15 relations: Łambinowice, Germany, Home Army, List of prisoner-of-war camps in Germany, Poland, Prisoner-of-war camp, Red Army, Silesia, Slovak National Uprising, Soviet Union, Stalag VIII-B, The March (1945), Third Geneva Convention, Warsaw Uprising, World War II.
Łambinowice (Lamsdorf) is a village in Nysa County, Opole Voivodeship, in south-western Poland.
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Germany (Deutschland), officially the Federal Republic of Germany (Bundesrepublik Deutschland), is a sovereign state in central-western Europe.
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The Home Army (Armia Krajowa;, abbreviated AK) was the dominant Polish resistance movement in Poland, occupied by Nazi Germany and the Soviet Union, during World War II.
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This article is a list of prisoner-of-war camps in Germany (and in German occupied territory) during any conflict.
Poland (Polska), officially the Republic of Poland (Rzeczpospolita Polska), is a country located in Central Europe.
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A prisoner-of-war camp is a site for the containment of enemy combatants captured by a belligerent power in time of war.
The Workers' and Peasants' Red Army (Рабоче-крестьянская Красная армия (РККА), Raboche-krest'yanskaya Krasnaya armiya (RKKA), frequently shortened in Russian to Красная aрмия (КА), Krasnaya armiya (KA), in English: Red Army, also in critical literature and folklore of that epoch – Red Horde, Army of Work) was the army and the air force of the Russian Soviet Federative Socialist Republic, and, after 1922, the Union of Soviet Socialist Republics.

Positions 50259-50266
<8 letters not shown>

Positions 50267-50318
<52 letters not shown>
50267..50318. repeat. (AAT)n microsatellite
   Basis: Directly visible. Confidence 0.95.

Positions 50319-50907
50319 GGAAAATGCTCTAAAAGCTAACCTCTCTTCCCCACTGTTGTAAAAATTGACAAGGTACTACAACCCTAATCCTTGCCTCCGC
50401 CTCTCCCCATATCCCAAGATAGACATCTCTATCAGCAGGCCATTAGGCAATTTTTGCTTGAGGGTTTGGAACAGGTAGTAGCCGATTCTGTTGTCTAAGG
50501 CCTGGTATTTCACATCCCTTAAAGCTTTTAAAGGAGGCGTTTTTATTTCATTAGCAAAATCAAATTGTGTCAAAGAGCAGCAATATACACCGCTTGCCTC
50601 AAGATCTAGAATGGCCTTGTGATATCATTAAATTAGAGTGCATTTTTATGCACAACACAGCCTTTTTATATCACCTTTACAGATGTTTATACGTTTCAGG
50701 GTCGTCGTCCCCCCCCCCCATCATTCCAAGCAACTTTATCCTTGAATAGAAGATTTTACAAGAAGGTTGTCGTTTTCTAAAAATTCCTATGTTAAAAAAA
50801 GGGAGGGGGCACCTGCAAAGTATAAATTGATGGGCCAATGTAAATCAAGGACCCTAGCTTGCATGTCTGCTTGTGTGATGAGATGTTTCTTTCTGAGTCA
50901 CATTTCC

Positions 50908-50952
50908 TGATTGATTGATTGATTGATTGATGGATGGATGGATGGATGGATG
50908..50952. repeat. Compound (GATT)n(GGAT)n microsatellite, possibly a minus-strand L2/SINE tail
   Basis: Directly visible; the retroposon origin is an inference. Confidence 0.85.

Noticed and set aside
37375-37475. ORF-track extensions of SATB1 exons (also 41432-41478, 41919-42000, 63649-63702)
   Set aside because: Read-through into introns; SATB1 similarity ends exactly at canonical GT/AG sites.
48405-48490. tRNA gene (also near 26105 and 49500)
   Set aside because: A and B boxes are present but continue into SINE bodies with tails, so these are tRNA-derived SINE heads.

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Silesia (Śląsk; Slezsko;; Silesian German: Schläsing; Silesian: Ślůnsk; Šlazyńska; Šleska; Silesia) is a region of Central Europe located mostly in Poland, with small parts in the Czech Republic and Germany.
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The Slovak National Uprising (Slovenské národné povstanie, abbreviated SNP) or 1944 Uprising was an armed insurrection organized by the Slovak resistance movement during World War II.
The Soviet Union, officially the Union of Soviet Socialist Republics (USSR) was a socialist state in Eurasia that existed from 1922 to 1991.
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Stalag VIII-B Lamsdorf was a German Army prisoner of war camp, later renumbered Stalag-344, located near the small town of Lamsdorf (now called Łambinowice) in Silesia.
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"The March" refers to a series of forced marches during the final stages of the Second World War in Europe.
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The Third Geneva Convention, relative to the treatment of prisoners of war, is one of the four treaties of the Geneva Conventions.
The Warsaw Uprising (powstanie warszawskie; Warschauer Aufstand) was a major World War II operation, in the summer of 1944, by the Polish underground resistance, led by the Home Army (Armia Krajowa), to liberate Warsaw from German occupation.
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World War II (often abbreviated to WWII or WW2), also known as the Second World War, was a global war that lasted from 1939 to 1945, although conflicts reflecting the ideological clash between what would become the Allied and Axis blocs began earlier.
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